Stream of the Crop: 5 New Albums for Heavy Rotation
Photo: Theo Wargo / Getty Images
Every week, the Noisey staff puts together a list of the best and most important albums, mixtapes, and EPs from the week just gone. Sometimes that list includes projects we’ve written about on the site already; sometimes they're just great records that we want everyone to hear but never got the chance to write about. The result is neither comprehensive nor fair. We hope it helps.
David Byrne: American Utopia
Byrne’s new album, American Utopia, falls right in line with his discography. It’s a record that effortlessly moves through his signature harmonies and floating songwriting. At times, he sings from the perspective of a dog in paradise (“Dog’s Mind”); others, he’s musing on whether something should be considered “this” or “that” (“This Is That”), whatever the hell that means. Initially created in tandem over email with Brian Eno, who provided him some electronic drum tracks made by an algorithm (of course), Byrne wrote his lyrics “quickly,” and soon the project morphed into his own. — Eric Sundermann, As the World Burns, David Byrne Is in His Office Laughing
Judas Priest: Firepower
Firepower heads into enemy territory from the onset, and the band doesn’t let up for a moment throughout its 58 minutes. This is the kind of album that longtime Priest fans have been clamoring for: polished, speedy, gargantuan, and theatrical down to its very core. The cover, which was painted by Chilean/Italian artist Claudio Bergamin, is a vision of classic Priest-ly bombast, and is a perfect advertisement for what lies inside. Halford and his compatriots have always thrived on a certain kind of drama (think the Scottish Play, not Real Wives) and they’ve delivered it in spades on this new release. Firepower marks the band’s 18th full-length album since their debut single “Rocka Rolla” hit in 1974; it’s the first studio album since 1988's Ram It Down to be produced by Tom Allom, and is the band’s first go-around with co-producer Andy Sneap, who is also currently enlisted as a touring guitarist for the band following iconic lead guitarist Glenn Tipton’s diagnosis with Parkinson’s earlier in 2018. — Kim Kelly, The Enduring Humanity of Rob Halford, Metal God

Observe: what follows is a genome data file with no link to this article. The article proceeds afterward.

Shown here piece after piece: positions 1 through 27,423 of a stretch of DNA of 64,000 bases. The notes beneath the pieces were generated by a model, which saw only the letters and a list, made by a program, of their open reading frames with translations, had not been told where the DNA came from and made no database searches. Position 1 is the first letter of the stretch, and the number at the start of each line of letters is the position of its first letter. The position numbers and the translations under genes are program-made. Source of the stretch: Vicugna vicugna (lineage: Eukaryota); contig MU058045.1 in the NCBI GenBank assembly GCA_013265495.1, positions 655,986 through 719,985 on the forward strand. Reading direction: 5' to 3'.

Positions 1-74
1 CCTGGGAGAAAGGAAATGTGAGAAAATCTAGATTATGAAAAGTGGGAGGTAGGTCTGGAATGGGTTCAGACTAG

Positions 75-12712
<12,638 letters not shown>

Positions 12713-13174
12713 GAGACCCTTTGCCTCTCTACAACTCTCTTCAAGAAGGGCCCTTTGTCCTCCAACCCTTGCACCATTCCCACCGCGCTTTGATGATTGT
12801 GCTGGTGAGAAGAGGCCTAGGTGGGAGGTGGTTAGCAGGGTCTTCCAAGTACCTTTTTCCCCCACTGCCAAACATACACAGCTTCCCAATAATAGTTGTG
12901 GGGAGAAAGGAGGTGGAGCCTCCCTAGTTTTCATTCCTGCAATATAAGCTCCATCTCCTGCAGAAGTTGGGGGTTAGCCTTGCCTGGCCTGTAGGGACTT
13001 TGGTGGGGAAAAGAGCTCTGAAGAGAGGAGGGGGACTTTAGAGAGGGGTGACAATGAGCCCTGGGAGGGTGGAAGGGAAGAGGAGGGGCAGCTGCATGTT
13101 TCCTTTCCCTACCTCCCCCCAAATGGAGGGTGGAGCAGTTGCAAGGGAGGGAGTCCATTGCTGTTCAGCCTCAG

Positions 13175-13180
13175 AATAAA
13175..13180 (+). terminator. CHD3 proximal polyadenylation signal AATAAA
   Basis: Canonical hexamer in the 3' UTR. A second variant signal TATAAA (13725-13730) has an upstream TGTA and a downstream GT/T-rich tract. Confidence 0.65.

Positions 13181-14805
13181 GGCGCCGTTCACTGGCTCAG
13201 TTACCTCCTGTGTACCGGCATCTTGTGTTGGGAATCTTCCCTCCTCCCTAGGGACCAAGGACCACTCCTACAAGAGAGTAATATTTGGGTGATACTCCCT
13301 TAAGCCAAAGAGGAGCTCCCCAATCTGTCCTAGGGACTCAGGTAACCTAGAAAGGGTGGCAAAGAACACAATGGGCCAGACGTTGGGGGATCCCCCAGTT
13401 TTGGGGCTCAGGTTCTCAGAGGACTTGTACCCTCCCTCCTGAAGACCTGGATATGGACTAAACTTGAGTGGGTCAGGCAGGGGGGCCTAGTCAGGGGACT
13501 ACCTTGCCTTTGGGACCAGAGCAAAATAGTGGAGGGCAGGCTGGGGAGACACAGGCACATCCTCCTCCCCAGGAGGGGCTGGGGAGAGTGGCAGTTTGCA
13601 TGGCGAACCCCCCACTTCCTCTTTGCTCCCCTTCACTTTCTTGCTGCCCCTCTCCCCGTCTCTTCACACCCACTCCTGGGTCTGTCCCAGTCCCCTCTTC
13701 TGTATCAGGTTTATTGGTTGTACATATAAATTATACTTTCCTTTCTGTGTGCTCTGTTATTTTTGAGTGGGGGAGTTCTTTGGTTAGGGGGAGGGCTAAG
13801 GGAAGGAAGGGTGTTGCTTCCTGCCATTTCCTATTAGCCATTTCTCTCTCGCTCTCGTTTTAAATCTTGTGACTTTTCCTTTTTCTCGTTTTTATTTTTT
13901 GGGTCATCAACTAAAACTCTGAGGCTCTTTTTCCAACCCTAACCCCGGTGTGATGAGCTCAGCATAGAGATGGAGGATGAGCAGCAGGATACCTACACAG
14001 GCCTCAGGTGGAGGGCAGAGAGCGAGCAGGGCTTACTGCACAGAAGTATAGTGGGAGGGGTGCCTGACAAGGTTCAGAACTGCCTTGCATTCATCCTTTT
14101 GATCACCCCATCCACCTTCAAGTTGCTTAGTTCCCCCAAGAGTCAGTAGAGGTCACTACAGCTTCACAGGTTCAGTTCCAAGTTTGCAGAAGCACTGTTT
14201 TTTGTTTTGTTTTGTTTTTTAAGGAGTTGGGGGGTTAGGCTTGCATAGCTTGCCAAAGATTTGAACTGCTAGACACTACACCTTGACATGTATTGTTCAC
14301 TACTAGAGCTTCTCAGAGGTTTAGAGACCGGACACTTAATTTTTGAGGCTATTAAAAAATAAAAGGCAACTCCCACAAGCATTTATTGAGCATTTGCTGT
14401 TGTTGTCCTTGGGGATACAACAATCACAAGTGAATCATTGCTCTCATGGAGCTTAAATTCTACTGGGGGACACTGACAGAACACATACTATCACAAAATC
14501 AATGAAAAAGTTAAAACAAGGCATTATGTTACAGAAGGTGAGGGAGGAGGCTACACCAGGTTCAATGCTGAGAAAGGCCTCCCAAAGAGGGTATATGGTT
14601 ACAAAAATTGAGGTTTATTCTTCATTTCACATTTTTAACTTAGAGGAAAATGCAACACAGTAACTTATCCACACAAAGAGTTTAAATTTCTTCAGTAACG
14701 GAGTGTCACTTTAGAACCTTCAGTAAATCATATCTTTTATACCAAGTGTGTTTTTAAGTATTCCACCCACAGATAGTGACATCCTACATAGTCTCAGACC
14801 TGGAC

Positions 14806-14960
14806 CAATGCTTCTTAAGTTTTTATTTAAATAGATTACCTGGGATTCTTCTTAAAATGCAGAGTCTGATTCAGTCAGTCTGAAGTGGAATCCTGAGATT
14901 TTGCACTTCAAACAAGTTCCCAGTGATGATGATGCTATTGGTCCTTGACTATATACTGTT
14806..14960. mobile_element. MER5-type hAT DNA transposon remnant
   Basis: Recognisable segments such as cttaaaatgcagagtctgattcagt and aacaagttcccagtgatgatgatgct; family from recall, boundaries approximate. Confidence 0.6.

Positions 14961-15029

Inner Travels: Yonder
Steve Targo, long a mystically minded, nature-obsessed synth tinkerer, does as the J-card suggests and stares straight into the setting sun on his latest tape as Inner Travels. He has a way of conjuring impossibly bright patches out of his chosen electronics, which cast their glimmering god rays across the smattering of other instruments found here: some singing bowls, djembe, rainsticks and the hazy voice of the Canadian composer YlangYlang. It’s misty-eyed ambient music at its very best—sentimental and melancholic, but full of a strange, unshakeable warmth. — Colin Joyce
Various Artists: Physically Sick 2
Discwoman and Physical Therapy return with a sequel to last year’s wonderfully all-over-the-place charity comp Physically Sick, with another rangy collection of tracks from the world’s best club-dwellers. Somehow, the 40-some tracks on this one cover even more ground, ranging rom teetering drum-only exercises (Elysia Crampton’s “Oscollo”) to breakbeat rap (Le1f’s “Zone Angel Freestyle, April 2014”) to bleak industrial techno (Ciarra Black’s “By Design”) to gurning IDM excursions (Varg’s “B__H_I : 247”), and a seemingly impossible number of other realms. Every track’s a gem and it works surprisingly well as a cohesive journey through dance music’s grim underground. And hey, all of the proceeds go toward the Brooklyn Community Bail Fund, an organization that fights for New Yorkers who can’t afford cash bail, with the ultimate aim of proving that the practice is unnecessary and unjust, which is incredibly cool. — Colin Joyce
Lil Yachty: Lil Boat 2
While the album’s title suggests that it’s a sequel to Yachty’s breakout 2016 mixtape Lil Boat, very little of his new album picks up where that left off. Hard-hitters laden with funny one-liners take place of serenading rap lullabies. He conveys a palpable backlash coming from the widely expressed disappointment in Teenage Emotions. To counter naysayers on Lil Boat 2, Yachty spends most of his time leaning on his finances and success as the reasons why people resort to criticizing him. Inaccurate as that thinking may be, it inspires some of the best moments on the album. On “BOOM!” which enlists Ugly God, he hilariously snaps, “your career rocky like ridges.” The album opens with the woozy “Self Made,” where he goes on to ensure “hating on a nigga ain’t gon’ make a better you.” — Lawrence Burney, Lil Yachty Raps Much Better When He's Not Trying to Be Everybody's Friend
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